When I returned to New Haven, I had changed. My hair was dyed with red streaks, and I wore crazy clothes that instantly made me stand out. Suddenly, everyone knew who I was. Once, such notoriety would have made me nervous, as if I had painted a large target on my forehead. But I had changed more than just my hairstyle and clothing – I had embraced the idea of being original. Spending time in a place where “most original” was the highest compliment allowed me to explore myself without fear of being different, lesser.
I’m still skeptical about the “Most Original” award. In the context of an award ceremony, it’s still just a meaningless consolation prize. But I don’t think of being “most original” as an insult anymore. I wear it as a badge of honor, proof that I am myself and no one else.
Very recently, a friend joked, “If there were a ‘Quirkiest’ award in the yearbook, you would definitely be in it.” We were standing outside of a classroom, and I was wearing a pair of gold colored shorts that definitely caught the eye. Her comment made me laugh. “‘Quirkiest’ makes me sound awkward.” I answered. “How about ‘Most Original’?”
College Admission Essay 3
Prompt: Describe a place or environment where you are perfectly content. What do you do or experience there, and why is it meaningful to you?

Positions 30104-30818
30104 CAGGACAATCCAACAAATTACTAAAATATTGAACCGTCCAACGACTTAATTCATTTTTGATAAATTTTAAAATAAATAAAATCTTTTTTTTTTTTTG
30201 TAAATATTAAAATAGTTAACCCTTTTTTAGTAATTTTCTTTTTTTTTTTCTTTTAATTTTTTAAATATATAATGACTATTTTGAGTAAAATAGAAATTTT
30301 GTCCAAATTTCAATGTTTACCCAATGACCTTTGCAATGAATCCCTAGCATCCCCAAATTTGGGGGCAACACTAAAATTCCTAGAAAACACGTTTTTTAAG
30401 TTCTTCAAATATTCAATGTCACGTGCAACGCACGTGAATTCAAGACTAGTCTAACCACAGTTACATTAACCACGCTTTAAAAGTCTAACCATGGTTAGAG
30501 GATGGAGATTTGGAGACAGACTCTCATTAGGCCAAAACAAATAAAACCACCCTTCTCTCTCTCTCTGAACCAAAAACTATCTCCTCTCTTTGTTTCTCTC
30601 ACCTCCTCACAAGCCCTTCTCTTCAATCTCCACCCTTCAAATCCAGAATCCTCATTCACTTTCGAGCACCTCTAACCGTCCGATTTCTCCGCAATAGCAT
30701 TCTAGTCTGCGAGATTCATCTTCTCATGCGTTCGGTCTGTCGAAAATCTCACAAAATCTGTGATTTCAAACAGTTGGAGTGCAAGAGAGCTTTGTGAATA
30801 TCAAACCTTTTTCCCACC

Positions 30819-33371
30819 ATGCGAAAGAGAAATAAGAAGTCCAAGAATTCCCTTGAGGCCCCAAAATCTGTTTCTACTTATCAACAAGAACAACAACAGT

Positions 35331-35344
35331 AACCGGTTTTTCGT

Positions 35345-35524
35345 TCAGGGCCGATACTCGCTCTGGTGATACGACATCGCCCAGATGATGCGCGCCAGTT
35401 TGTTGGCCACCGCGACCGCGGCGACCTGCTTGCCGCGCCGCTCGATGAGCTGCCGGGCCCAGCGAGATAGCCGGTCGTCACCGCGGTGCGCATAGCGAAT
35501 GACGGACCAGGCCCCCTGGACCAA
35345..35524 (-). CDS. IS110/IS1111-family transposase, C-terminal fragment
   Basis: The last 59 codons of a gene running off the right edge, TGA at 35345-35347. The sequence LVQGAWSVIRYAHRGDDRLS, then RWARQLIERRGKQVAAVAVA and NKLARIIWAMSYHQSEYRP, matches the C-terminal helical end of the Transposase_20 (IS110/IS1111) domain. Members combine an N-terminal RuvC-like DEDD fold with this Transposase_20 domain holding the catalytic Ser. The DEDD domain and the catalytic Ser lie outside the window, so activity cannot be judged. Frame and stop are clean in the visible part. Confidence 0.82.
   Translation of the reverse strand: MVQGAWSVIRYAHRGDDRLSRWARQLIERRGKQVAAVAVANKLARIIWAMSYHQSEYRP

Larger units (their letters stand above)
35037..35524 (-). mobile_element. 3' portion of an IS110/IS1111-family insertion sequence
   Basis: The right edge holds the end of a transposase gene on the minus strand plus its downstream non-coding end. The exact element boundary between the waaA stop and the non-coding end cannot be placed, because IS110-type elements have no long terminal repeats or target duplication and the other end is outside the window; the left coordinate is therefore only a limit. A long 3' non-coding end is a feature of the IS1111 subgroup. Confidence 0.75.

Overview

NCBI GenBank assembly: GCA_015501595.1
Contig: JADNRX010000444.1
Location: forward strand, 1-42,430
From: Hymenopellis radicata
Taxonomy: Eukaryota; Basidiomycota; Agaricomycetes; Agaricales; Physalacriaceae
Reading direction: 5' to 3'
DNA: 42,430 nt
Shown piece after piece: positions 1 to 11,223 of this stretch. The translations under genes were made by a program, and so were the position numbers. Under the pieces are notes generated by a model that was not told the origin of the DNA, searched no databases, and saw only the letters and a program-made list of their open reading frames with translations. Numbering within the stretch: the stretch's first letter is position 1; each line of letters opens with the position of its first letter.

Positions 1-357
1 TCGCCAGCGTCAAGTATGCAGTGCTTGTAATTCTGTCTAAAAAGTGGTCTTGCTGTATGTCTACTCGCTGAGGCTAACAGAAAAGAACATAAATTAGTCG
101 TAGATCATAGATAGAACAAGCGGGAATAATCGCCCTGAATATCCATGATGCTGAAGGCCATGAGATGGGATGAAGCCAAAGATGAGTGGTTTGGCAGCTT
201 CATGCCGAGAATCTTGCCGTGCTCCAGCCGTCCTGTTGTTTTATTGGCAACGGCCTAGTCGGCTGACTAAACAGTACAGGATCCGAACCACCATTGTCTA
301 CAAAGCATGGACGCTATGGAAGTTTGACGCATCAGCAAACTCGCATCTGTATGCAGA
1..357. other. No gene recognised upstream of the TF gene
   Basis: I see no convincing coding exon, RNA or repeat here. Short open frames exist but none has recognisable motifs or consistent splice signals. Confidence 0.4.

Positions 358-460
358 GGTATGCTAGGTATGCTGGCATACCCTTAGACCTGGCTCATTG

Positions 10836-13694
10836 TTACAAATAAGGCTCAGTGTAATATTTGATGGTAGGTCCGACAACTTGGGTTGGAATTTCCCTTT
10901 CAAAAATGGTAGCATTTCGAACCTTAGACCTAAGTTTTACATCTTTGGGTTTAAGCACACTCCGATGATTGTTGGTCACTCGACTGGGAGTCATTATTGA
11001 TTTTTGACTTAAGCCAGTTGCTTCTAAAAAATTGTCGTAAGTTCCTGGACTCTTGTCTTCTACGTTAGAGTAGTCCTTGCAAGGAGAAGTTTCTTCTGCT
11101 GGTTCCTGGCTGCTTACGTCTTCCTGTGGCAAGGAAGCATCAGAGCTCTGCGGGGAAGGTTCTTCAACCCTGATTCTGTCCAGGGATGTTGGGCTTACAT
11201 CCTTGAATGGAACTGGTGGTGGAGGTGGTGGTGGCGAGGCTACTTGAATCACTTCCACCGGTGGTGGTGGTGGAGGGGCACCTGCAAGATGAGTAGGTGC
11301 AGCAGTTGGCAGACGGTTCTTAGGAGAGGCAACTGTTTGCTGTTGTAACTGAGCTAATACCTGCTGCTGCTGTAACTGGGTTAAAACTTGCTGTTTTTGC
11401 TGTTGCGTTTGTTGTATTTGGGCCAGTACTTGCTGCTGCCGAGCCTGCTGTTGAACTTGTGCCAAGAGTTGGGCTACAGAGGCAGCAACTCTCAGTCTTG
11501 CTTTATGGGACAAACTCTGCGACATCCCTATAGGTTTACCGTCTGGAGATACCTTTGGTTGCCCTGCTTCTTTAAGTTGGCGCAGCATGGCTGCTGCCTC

The sweet smell of cinnamon resonated through the house. A wave of warmth washed over my face as I opened the oven door to reveal my first batch of snicker doodles. Small domes of sugary cookies shyly peeked from the edge of the door. I smiled in excitement as I thought about the laughter these cookies would bring to my friends. They like to compare me to the witch in Hansel and Gretel, except that I fatten children up and then forget to eat them. I am inclined to send a slight glare at this comparison, but any rancor is overwhelmed by my enjoyment of their anticipation of my baked goods.
There is something about the warmth of a kitchen filled with the buttery smell of pastry that evokes a feeling of utter relaxation. I find joy in sharing this warm and homey experience by showering the people around me with the sweets. The smile that creeps up in the corners of someone’s mouth as he or she bites into my food gives me a sense of pride and accomplishment.
For as long as I can remember, baking has been an integral part of my life. Thanks to busy parents and hungry siblings, I was encouraged to cook from a relatively young age. Time spent in the kitchen naturally piqued my interest in baking. Such interests expanded into a heart-warming hobby that rejuvenates my stressful days, improves upon even my happiest moments, and brings joy to the people around me.
They say that the way to a man’s heart is through his stomach. It has been my experience that the way to ANYONE’S heart is through the stomach. To me, food is not simply about sustenance. The time that I spend in my kitchen, the effort and care that I pour into my confectionary creations, is a labor of love that brings me just as much satisfaction as it does my hungry friends and family.
Writing Help from C2